If your toes are always cold, one reason could be poor blood flow -- a circulatory problem sometimes linked to smoking, high blood pressure, or heart disease. The nerve damage of uncontrolled diabetes can also make your feet feel cold. Other possible causes include hypothyroidism and anemia. A doctor can look for any underlying problems -- or let you know that you simply have cold feet.
When feet ache after a long day, you might just curse your shoes. After all, eight out of 10 women say their shoes hurt. But pain that’s not due to sky-high heels may come from a stress fracture, a small crack in a bone. One possible cause: Exercise that was too intense, particularly high-impact sports like basketball and distance running. Also, weakened bones due to osteoporosis increases the risk.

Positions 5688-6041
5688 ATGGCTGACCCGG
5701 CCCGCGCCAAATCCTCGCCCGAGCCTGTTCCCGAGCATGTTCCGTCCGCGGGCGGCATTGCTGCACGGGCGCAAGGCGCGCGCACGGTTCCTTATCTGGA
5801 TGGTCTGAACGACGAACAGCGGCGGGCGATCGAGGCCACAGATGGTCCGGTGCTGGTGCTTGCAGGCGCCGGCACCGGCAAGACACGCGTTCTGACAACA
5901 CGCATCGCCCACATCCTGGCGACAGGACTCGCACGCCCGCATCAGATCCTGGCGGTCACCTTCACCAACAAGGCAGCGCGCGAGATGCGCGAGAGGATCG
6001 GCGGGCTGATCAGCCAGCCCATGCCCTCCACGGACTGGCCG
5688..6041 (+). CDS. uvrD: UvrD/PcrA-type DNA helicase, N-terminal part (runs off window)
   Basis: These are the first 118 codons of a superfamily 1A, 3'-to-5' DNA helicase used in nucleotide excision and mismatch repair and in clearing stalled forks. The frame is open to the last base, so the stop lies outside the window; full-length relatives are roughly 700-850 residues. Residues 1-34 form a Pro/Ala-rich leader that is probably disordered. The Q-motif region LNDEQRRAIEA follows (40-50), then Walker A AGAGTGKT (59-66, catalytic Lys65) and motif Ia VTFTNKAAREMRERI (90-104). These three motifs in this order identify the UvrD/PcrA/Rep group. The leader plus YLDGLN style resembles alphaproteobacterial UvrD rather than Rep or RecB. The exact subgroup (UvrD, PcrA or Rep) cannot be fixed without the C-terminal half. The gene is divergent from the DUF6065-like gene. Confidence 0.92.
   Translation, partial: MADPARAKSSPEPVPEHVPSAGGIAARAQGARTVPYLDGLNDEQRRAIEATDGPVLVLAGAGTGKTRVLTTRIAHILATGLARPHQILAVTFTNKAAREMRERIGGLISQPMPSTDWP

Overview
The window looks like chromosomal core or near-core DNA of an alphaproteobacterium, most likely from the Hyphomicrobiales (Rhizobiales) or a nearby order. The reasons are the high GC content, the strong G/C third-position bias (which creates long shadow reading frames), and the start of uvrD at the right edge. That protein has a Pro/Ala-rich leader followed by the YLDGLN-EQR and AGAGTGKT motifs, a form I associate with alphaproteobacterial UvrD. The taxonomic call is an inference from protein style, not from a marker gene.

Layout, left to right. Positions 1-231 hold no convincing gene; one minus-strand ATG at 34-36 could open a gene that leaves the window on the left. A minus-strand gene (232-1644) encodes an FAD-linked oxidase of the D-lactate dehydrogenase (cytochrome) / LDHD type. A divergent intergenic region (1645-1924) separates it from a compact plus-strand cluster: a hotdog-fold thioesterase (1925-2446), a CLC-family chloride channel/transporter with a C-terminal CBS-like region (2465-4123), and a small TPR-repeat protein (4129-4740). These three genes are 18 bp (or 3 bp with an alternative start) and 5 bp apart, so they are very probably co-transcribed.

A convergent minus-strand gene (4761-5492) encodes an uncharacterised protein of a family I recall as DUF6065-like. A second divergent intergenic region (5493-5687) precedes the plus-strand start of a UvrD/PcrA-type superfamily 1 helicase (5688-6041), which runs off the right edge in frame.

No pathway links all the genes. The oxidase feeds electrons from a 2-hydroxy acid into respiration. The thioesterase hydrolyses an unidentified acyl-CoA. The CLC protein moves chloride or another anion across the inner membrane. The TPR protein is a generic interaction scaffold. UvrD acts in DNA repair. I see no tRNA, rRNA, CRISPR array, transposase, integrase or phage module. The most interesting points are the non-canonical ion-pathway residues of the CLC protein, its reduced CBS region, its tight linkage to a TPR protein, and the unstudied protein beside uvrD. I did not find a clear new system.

Red, White, and Blue Toes
Raynaud’s disease can cause toes to turn white, then bluish, and then redden again and return to their natural tone. The cause is a sudden narrowing o…